Hello everyone,  I am wondering if there are any other owners that have experienced the engine malfunction icon lighting up on the instrument cluster.  At the moment, my car is at the dealership and I have been informed that the 1st cylinder has gone bad, 35psi.  Is there anyone else that has experienced this problem?  My Smartcar is a 2008 Passion for two.  Any comments or suggestions would be welcome as I have not decided on what to do yet.  Techs have said they would have to do a tear down to determine what the actual problem is, thus incurring a large expense before repair would actually begin.  Thank you for any information that you can supply.  I will probably try to contact Mitsubishi to see if there has been any problems with the engine that is in the Smartcar.

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You are not alone:

http://www.smartcarofamerica.com/forums/f25/repeated-engine-failure...

http://www.smartcarofamerica.com/forums/f4/7-000-fix-my-10-000-smar...

Doubt if Mitsubishi USA will have any info on the smart engine as smart is the only car using it outside of Asia.

My guess is you're looking at a used replacement engine since the car is out of warranty.

Sometimes it is just a malfunction of the cluster light. Sometimes others have reported it to be a breather module problem. It has happened to me and my mechanics (not the Smart dealer), run the computer check and it comes back with no code, so they just turn it off. I have had no problems with performance and mine is a 2008 also.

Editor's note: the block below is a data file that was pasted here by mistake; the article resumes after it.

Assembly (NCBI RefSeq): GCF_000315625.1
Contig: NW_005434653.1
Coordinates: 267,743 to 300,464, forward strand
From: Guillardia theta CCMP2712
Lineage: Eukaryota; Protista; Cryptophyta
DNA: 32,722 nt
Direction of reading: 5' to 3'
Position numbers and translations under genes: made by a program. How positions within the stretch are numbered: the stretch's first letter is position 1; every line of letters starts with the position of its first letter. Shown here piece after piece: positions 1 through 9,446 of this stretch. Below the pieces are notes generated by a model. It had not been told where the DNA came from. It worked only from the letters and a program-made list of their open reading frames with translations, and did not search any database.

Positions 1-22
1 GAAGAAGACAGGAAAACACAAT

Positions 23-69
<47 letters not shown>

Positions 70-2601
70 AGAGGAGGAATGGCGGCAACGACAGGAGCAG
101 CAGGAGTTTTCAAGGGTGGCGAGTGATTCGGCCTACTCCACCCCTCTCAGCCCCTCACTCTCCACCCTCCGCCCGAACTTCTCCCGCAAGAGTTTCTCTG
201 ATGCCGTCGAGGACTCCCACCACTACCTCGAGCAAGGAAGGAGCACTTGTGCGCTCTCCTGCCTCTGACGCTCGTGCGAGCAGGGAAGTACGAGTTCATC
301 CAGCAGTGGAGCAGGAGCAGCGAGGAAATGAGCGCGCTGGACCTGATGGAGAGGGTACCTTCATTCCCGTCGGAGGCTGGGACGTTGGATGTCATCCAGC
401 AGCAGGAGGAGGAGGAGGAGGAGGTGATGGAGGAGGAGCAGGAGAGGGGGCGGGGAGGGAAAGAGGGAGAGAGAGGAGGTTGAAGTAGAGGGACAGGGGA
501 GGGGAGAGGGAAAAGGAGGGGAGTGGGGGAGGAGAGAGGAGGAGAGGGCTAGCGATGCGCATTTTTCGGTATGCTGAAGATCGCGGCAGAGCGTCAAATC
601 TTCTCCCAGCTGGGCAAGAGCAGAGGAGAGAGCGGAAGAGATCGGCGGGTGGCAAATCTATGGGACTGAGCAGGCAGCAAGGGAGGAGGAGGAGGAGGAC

Smart has a major design flaw.  The radiator and recovery tank are up front.  The engine is in back, higher than the cabin floor the hoses connecting the two have to pass through.  Ask any middle school kid how bubbles in the back, inside the engine, are going to get OUT of the engine by going DOWN under the car then up into the radiator so the coolant can be replaced in the engine.  It's not rocket science to see this is stupid.  All that's needed is a tiny gas leak in the head gasket from the high pressurized cylinder to the cooling passages in the gasket under the head to make a little bubble...which gets bigger and bigger.  The bubble on top of the coolant cannot go DOWN or SIDEWAYS like a regular car, so is trapped in the highest point in the engine....#1 cylinder head!  Duhh...  When the bubble gets big enough, the trapped gas bubble empties the head of coolant, making it much hotter than its "normal" 200-210F, which is bound to warp the head, screw the valves and destroy the engine.  Like I said, it's not rocket science if you ponder it.

My solution is to run the car to operating temperature, then drive it up an embankment as far as I dare, hot, engine running to keep the thermostat open so the bubble can RISE up out of the engine, under the now tilted back cabin and escape into the radiator where the coolant recovery valve can deal with the now-low-coolant as the engine cools off.  I then refill the tank with coolant and hope it holds up until next time without emptying my multithousand-dollar head.  I live in flat country and rarely, if ever, climb a hill so this could happen, naturally.  Germans live in the mountains so their cars don't get trapped bubbles, like mine.  I usually put in about a half to a litre to refill the tank.